On Monday, I was hired by a man’s father to represent the man on a serious felony case.
When I say, “I was hired” here I mean that the father and I agreed on a fee for my representation, and the man approved my representation. We had, in other words, a contract.
It was not a written contract, but this is Texas, where we do business on our word (see, e.g., Pennzoil v. Texaco), and I had no reason to think that the father wouldn’t comply, so I went to court for the man. I spoke with the prosecutor about the case, arranged for a bail hearing, and drafted and filed a writ of habeas corpus.
Tuesday morning—I’m sure my fellow CDLs saw this coming—the father called me and told me that his local law firm had recommended a Houston firm, and they would be going with that firm. Tuesday night, the father sent me this email:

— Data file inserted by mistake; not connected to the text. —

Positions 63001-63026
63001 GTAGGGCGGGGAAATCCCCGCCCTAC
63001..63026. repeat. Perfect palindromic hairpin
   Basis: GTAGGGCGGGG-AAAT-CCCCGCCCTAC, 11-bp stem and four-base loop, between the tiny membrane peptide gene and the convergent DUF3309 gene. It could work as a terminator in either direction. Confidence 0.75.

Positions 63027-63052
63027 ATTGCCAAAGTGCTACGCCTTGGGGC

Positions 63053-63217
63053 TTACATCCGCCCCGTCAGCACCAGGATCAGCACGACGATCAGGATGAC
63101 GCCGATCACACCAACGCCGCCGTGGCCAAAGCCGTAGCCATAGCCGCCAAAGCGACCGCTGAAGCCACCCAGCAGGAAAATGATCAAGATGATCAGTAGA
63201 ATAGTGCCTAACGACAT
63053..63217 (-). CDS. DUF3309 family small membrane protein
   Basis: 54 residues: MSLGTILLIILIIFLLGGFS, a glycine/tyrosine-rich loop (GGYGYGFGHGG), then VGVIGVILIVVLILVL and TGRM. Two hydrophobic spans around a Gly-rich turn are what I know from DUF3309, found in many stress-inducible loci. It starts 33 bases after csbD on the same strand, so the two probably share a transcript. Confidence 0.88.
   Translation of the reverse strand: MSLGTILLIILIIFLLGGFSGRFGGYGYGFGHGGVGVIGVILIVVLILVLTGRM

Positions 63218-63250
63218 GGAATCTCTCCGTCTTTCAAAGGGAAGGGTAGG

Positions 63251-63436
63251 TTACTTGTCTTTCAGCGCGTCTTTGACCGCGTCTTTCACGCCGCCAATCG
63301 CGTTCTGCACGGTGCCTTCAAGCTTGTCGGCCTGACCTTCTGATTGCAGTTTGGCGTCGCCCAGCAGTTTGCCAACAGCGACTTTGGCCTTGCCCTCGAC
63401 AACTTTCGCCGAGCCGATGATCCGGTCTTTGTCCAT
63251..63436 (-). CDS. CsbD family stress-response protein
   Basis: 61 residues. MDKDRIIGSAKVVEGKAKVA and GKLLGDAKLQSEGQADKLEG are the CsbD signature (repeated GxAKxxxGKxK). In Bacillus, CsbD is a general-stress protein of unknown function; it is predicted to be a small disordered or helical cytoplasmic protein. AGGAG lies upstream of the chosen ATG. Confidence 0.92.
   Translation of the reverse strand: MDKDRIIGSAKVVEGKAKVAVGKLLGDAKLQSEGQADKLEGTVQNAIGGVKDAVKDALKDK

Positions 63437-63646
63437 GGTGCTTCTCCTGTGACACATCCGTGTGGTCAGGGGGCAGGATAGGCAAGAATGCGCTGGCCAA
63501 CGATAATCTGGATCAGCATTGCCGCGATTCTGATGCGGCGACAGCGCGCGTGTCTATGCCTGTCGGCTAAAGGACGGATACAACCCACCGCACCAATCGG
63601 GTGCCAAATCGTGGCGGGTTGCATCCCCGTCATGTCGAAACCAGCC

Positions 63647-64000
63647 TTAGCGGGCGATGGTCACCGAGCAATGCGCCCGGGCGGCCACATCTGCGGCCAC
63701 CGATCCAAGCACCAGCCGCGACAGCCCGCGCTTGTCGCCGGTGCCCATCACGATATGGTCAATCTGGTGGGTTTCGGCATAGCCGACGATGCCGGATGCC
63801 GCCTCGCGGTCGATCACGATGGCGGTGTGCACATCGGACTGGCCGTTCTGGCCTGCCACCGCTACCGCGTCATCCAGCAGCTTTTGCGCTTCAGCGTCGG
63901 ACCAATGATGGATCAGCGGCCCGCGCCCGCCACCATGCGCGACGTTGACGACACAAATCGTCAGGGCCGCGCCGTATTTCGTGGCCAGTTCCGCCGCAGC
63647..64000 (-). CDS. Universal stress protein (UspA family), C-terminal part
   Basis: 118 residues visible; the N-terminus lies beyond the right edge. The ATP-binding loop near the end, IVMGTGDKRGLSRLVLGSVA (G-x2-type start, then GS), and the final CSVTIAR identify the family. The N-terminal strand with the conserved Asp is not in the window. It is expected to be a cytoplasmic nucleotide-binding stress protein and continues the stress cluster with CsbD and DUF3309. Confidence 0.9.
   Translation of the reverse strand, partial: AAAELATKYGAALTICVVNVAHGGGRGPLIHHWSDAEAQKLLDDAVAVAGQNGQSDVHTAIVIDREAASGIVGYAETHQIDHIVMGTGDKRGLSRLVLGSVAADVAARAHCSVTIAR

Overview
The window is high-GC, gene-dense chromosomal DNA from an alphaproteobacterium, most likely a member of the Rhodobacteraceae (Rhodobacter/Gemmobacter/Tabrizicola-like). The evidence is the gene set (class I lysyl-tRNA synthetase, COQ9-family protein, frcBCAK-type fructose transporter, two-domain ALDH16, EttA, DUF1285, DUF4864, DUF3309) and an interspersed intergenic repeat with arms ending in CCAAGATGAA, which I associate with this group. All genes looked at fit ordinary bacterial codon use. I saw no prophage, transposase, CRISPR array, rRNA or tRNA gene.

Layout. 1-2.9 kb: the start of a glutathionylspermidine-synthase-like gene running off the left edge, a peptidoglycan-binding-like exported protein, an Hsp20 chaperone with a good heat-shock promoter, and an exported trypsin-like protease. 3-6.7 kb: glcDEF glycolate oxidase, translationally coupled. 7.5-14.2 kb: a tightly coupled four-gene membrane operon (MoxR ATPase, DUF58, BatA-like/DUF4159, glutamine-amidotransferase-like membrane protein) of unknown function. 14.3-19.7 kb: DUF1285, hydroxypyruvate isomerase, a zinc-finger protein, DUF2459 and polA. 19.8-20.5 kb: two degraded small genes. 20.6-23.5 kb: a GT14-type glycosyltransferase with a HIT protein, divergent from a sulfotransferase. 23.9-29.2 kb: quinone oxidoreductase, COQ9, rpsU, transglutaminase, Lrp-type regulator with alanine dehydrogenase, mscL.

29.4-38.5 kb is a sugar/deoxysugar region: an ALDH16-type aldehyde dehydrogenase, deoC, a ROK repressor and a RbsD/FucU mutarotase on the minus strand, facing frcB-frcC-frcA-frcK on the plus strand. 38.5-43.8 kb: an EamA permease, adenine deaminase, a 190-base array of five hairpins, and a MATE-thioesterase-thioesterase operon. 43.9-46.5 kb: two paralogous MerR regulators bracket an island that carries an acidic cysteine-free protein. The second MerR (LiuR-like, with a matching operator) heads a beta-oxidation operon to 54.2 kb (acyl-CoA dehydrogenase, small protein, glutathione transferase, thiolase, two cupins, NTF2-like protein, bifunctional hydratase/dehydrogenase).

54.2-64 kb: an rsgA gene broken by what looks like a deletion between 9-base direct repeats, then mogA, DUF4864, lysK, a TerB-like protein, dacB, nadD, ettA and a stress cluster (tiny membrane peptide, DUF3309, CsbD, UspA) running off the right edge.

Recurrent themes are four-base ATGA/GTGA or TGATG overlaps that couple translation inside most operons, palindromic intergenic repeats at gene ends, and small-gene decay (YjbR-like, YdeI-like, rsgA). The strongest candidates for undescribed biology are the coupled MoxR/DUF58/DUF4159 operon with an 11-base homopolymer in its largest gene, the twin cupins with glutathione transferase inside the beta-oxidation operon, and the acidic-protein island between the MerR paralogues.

Let me again thank you for your help on such short notice…. We have been able to engage a lawyer from [website] through our long term local law firm. He will be with [my son] for his court date on [date]. In closing, I wanted to comment on your slogan, “Just Lawyers Helping People”; it is very nice (and unusual) in today’s world to find someone who does walk the walk.
Maybe it’s just because I am a man of my word, but I haven’t found it at all unusual in today’s world to find lots of folks who “walk the walk” and help people when they need it. When your word is worthless, I guess things are different. When you walk away from your promises, I guess it’s fair that people aren’t eager to help you out.